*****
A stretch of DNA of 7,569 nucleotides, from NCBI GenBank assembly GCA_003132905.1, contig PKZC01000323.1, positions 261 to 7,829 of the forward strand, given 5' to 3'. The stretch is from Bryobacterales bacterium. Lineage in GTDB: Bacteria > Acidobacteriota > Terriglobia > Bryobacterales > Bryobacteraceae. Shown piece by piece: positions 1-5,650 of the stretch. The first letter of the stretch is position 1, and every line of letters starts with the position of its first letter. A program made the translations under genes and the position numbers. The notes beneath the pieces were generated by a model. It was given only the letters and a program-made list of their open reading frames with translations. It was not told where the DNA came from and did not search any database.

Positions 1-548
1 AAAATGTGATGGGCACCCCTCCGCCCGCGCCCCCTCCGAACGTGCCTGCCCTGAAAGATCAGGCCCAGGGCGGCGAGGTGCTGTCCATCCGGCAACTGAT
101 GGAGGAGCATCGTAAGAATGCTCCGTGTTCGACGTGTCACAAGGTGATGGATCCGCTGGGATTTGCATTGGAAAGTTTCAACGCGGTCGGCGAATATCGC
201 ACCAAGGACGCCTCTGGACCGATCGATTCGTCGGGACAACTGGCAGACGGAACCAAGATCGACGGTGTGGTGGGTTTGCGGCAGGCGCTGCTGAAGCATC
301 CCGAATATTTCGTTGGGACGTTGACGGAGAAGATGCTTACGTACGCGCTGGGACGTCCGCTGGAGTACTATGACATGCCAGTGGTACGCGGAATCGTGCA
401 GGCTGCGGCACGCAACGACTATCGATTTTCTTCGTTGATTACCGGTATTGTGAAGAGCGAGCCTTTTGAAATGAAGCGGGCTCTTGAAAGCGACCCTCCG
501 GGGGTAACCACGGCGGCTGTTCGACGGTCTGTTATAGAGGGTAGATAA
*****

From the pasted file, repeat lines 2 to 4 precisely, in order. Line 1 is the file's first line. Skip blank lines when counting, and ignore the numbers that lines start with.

Positions 1-548
1 AAAATGTGATGGGCACCCCTCCGCCCGCGCCCCCTCCGAACGTGCCTGCCCTGAAAGATCAGGCCCAGGGCGGCGAGGTGCTGTCCATCCGGCAACTGAT
101 GGAGGAGCATCGTAAGAATGCTCCGTGTTCGACGTGTCACAAGGTGATGGATCCGCTGGGATTTGCATTGGAAAGTTTCAACGCGGTCGGCGAATATCGC